You can’t exactly pinpoint to the Bible and find, “Thou Shalt Get Vaccinated,” but when looking for answers about the COVID-19 vaccine, dealing with an international healthcare crisis, and serving our neighbor – there are several examples in Christian faith and in Trinity Health’s Mission, vision, and values that one can follow.
Our country has been greatly impacted by the COVID-19 virus, and not just in health care settings. In the United States we have seen over 600,000 deaths, and a surge in variants. A COVID-related death occurs every seven minutes in the U.S., despite having treatments available.
In addition, we have seen division in our population related to COVID-19. Division in getting vaccinated, challenges among families and friends when making health care choices, and debates within our own health ministry regarding a recent decision to mandate colleagues to get the COVID-19 vaccine.
Our core value of Safety calls on us to do everything we can to protect ourselves, our colleagues, our patients, and our communities. The Bible also calls on us to serve our neighbors and love them as we love ourselves.
Jesus replied: “‘Love the Lord your God with all your heart and with all your soul and with all your mind.’[a] 38 This is the first and greatest commandment. 39 And the second is like it: ‘Love your neighbor as yourself.’[b] 40 All the Law and the Prophets hang on these two commandments.” – Matthew 22: 37-40
“One of the themes throughout the pandemic is that we have to look outside ourselves. It’s not about me,” said Joanna Bailey, manager of Spiritual Care at Mercy Health Saint Mary’s in Grand Rapids. “I really believe at the heart of spirituality is our neighbor and that being anyone who is not ourselves. We think about the Good Samaritan story or Cain and Abel asking, ‘Am I my brother’s keeper?’ We are called to care for one another and one way we do that is to protect those in unsafe situations. The best way to do it in this current environment is to be vaccinated. Whether protecting patients or children that cannot be vaccinated. That’s something greater than ourselves.”
According to the American Medical Association (AMA), more than 96-percent of all physicians nationwide have received the COVID-19 vaccine, and more than 75-percent of our Trinity Health colleagues have received it.
For colleagues on the fence about getting the vaccine or for those who feel torn between health and decision-making:
“I would encourage them to go back to their calling. Why did they want to be a part of health care? What is their motivation and how does this requirement take away from that motivation?” said Bailey. “If it doesn’t, why are we upset about it? We are here for the patients so I would encourage one to really go back to why they went into health care. And to it make clear: You don’t have to agree with the requirement, you simply abide by it. No one is asking you to vote or agree. If it doesn’t affect your day-to-day bedside care, then I would ask folks to really reflect on what this is really about.”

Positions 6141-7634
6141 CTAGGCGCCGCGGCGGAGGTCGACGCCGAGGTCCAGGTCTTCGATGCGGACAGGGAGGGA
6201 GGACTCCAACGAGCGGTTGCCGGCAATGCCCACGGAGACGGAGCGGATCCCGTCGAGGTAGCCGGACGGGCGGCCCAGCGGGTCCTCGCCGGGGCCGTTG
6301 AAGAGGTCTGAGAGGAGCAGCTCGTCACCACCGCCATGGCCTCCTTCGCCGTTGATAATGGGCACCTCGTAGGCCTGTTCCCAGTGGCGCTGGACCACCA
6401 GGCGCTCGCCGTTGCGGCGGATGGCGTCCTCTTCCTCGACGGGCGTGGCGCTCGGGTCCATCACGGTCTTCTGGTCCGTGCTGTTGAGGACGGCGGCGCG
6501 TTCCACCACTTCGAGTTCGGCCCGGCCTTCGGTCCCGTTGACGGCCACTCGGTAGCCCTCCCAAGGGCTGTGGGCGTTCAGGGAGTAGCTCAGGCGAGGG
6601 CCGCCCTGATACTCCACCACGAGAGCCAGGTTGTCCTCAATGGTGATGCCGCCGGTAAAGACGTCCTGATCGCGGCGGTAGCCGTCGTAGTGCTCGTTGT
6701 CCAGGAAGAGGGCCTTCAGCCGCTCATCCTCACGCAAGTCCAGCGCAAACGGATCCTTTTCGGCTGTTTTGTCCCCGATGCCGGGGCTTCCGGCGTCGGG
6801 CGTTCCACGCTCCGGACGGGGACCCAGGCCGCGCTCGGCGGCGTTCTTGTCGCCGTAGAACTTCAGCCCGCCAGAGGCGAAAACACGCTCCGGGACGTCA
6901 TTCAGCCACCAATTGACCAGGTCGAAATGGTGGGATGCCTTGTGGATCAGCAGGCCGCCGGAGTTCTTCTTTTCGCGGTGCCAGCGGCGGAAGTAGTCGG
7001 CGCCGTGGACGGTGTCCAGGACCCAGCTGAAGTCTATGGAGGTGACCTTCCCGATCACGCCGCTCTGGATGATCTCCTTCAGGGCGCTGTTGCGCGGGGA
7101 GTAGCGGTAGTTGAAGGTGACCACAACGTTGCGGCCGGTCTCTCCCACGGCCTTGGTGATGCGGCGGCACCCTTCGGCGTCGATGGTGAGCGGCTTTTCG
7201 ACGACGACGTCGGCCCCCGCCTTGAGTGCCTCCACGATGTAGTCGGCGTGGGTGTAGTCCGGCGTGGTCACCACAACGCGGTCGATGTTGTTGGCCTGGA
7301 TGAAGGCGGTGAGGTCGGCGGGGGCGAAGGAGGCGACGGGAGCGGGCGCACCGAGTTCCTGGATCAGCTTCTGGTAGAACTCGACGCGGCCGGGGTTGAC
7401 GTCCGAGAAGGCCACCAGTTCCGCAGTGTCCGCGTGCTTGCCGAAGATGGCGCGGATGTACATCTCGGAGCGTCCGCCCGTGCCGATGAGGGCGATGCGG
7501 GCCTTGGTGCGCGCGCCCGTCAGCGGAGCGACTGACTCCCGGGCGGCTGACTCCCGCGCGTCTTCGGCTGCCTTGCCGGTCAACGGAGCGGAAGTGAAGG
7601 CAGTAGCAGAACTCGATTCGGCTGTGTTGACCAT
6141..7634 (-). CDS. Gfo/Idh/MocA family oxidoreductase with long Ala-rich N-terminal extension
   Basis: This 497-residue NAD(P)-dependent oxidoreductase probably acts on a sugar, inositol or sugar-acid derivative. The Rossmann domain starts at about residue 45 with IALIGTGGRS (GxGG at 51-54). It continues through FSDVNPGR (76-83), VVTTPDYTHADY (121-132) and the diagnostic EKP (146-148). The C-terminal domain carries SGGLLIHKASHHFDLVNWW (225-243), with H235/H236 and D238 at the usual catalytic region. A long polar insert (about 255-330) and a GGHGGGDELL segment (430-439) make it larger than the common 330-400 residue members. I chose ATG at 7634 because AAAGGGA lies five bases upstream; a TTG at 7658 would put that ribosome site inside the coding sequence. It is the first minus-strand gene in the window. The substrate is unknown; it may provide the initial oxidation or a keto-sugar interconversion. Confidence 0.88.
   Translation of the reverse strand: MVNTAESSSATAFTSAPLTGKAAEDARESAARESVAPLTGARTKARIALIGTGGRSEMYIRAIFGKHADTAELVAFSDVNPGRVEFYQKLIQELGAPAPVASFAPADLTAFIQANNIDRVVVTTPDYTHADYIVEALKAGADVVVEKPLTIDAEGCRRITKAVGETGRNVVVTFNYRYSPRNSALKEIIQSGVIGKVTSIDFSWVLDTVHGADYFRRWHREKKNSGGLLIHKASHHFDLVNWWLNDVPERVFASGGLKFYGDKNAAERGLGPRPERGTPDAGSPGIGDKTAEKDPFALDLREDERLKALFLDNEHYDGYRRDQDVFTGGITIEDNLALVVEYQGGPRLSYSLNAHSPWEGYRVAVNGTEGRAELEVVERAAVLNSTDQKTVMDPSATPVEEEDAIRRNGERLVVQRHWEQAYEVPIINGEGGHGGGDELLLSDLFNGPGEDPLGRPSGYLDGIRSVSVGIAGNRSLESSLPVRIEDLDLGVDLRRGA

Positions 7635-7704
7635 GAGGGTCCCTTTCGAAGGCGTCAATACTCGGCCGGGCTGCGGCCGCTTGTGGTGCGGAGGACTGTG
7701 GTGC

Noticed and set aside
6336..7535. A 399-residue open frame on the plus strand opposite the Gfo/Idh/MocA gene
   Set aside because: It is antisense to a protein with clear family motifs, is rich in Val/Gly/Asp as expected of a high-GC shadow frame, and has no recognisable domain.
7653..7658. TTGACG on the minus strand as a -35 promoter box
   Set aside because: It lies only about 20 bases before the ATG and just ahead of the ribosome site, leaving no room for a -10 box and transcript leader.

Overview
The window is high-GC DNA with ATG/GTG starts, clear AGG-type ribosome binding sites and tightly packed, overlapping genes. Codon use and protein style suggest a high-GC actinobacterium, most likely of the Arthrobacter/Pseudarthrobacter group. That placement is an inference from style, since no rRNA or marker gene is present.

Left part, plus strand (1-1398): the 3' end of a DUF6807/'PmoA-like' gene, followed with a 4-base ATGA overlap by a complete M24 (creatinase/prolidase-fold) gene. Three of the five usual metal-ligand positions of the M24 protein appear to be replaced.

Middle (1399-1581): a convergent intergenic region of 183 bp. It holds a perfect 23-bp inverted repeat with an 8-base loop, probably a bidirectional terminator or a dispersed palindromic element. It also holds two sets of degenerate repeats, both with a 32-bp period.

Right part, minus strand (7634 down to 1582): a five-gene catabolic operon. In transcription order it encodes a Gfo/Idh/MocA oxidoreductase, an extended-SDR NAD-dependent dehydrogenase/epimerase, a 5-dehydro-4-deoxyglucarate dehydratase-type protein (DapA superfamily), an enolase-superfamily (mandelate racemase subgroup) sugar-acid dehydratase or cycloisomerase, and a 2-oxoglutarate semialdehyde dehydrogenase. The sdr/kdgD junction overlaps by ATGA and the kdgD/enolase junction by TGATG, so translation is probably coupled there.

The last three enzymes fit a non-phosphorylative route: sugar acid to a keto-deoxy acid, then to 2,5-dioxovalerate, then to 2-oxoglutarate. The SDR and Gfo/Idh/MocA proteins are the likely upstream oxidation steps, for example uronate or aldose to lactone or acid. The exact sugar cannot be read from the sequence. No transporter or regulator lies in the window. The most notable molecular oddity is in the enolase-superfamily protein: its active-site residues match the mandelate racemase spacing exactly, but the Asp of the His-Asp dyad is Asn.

Several times throughout the Bible, we are told what to do. Like Moses, or Jonah for example.
It may take weeks, months, or even years to fully understand the decisions being made, but as the Bible reminds us – to truly be happy, you must put yourself last. Bailey and the Spiritual Care team have seen first-hand throughout the pandemic those that do not, could carry grief, heartache, and regret.
“I had a woman in her 80s that I spoke with several times in her stay with us at Saint Mary’s, and she knew she was dying after her daughter’s family exposed her to COVID,” Bailey said. “Her daughter told her not to get vaccinated and that guilt her daughter will live with is more than I could ever want. The mother died knowing her daughter would feel that brokenness. That’s a heavy burden to carry into death and heavy burden for the daughter who continues to live.”
Jesus said, “The last shall be first and the first shall be last… Whoever wishes to be first among you, shall be your slave. Be like the Son of Man who did not come to be served, but to serve; and to give his soul a ransom for many” (Matthew 20:16,27-28).
Faith plays an important role in what we do, and it surrounds our workplace environment from the reflections we give before meetings to the crosses that hang in our patient rooms. Serving others is what we do – nurses and phlebotomists, nutrition service workers and lab techs, physicians and social workers. We serve safely so that we can continue to push through whatever life throws our way – for the greater good of all people.